Spring Break Movie Binge II: The Sequel
Spring break is known 'round these parts as "see as many movies as you can while the kids are in school week." This year, we got to the theater twice and saw four movies on DVD. Not bad. I will say, though, that this was not the most rollicking happy fun time group of movies ever. We didn't set out to make it this way, but it turned out to be a fairly earnest, self-serious group of films.
In the theater
Tinker, Tailor, Soldier, Spy (B): The fear with translating a John Le Carre book to film is that you can't replicate the intricate details of Cold War spy tradecraft and Byzantine plot, and the story will become too difficult to follow, especially once you throw in the thick British accents, at times challenging to our American ears. Well, this movie manages to pull it off pretty well. It was a complex but fairly compelling plot, and I never felt lost. The sacrifice the filmmakers made, though, was that in order to keep the plot twists and turns navigatable, they had to cut out character development. As a result, you watch the mystery unfold, and you can follow along as it is solved, but you don't particularly care how it turns out. Makes for an enjoyable enough movie experience, but not one that's especially memorable.
Mission Impossible 3: Ghost Protocol (C+): Turn off your brain and enjoy the spectacle, right? The high tech gadgets, the explosions and stunts and special effects. This was reasonably fun and had some cool moments, if you didn't, you know, think too much. For me, the hardest part was pretending that Tom Cruise running isn't a thing. Like some weird version of the Wilhelm scream, one of those things they put in movies as an in-joke, only everyone seems to in on the joke except for Tom. Like, for real? No one has ever mentioned to him that NO ONE RUNS WITH THEIR HANDS OPEN LIKE A CRAZY FAKE ROBOT KARATE CHOP? He's never searched for himself on the internet? Can you imagine that day when he finally does and sees how many people have made fun of this? (Hi, Tom!) What a holy-shit moment that will be. He will have to fire all of his people. Katie is going to be in soooo much trouble. ("Honey? You knew about this running thing? You couldn't have pulled me aside and said something? Also, it says on these 'blogs' that many people think I'm a complete lunatic?")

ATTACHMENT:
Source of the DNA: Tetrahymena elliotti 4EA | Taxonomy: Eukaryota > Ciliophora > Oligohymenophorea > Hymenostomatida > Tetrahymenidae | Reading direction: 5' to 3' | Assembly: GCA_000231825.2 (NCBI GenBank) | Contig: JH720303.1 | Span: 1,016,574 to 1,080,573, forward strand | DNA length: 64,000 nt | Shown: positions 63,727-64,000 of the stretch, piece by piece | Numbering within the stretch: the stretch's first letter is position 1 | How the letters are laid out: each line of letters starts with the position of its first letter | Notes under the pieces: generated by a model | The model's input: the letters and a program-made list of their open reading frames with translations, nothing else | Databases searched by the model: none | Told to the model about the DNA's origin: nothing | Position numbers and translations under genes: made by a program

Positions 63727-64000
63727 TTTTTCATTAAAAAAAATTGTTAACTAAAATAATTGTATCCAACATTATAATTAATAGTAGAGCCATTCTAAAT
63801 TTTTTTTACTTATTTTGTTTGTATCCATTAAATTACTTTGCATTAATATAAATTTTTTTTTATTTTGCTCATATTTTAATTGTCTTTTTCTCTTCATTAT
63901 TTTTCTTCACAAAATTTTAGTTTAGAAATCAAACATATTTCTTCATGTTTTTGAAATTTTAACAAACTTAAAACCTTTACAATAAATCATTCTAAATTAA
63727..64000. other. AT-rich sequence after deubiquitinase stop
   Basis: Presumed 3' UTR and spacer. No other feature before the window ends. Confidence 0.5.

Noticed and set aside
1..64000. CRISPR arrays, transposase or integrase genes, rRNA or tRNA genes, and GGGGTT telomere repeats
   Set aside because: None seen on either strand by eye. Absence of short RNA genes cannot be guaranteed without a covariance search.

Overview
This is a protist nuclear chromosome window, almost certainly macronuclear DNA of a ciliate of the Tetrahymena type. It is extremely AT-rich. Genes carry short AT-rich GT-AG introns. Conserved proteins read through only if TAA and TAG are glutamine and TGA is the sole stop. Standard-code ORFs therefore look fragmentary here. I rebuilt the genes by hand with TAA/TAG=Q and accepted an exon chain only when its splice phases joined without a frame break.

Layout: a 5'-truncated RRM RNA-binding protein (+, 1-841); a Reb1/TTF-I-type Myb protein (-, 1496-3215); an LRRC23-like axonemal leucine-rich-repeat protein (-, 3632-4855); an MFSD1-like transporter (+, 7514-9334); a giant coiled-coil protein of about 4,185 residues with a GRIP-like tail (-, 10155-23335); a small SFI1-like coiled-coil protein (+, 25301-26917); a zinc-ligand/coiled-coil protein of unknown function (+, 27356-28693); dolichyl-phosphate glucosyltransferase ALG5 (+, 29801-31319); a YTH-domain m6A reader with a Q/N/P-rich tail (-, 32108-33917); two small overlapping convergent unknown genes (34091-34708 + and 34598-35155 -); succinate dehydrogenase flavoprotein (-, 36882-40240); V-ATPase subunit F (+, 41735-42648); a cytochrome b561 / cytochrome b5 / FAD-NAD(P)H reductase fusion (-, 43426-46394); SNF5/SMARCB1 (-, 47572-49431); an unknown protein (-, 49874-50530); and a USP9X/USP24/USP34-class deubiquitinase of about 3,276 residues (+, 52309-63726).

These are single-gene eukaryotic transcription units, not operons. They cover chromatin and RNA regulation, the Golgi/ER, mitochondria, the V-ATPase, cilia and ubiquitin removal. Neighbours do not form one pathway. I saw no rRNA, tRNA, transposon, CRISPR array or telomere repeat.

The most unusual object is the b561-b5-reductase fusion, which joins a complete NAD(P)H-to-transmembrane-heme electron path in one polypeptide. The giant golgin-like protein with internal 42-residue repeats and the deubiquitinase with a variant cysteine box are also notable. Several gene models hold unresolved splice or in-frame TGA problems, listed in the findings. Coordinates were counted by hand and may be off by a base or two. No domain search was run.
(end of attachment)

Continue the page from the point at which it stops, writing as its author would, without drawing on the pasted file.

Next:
The Debt (B): In the 1960s, a trio of Mossad agents went into East Berlin to capture a Nazi doctor and bring him to justice. Things got complicated. Now it's the 1990s and they're still dealing with the fallout of those complications. Not a bad premise. Well-acted (duh, I mean, Helen Mirren? Tom Wilkinson?), compelling enough. But somehow duller than it should be. I don't know.
Moneyball (A-): Baseball! Brad Pitt! Aaron Sorkin's patented extra-clever walk-and-talk patter! The concept of using data to make informed decisions about the world around you! Jonah Hill! Scrappy underdogs battling impossible odds and the New York Yankees! This movie has literally every ingredient you want from a movie. Oh, I kid because I love. Well, maybe not love. But like. Yeah, I liked this.
J. Edgar (C-): Clint Eastwood is veryvery good at making slick-looking, well-acted, carefully-rendered, slow-paced, gloomy-ass movies. Look, J. Edgar Hoover was undoubtedly one of the most interesting people of the 20th century. He was involved in so many fascinating and important events that trying to cover all of them in two hours is impossible. What you end up with is like the watered-down SparkNotes version of the story. Also, note to everyone in Hollywood: AGE MAKEUP DOES NOT WORK. IT LOOKS LIKE MAKEUP. I CAN STILL TELL LEO DICAPRIO IS NOT 60.
The Whistleblower (D): It's not a good sign when you spend much of a movie reading about the real-life events the movie is based on because the real events are 600 times more interesting than the movie. Just sayin'. (I did this during J. Edgar, too.)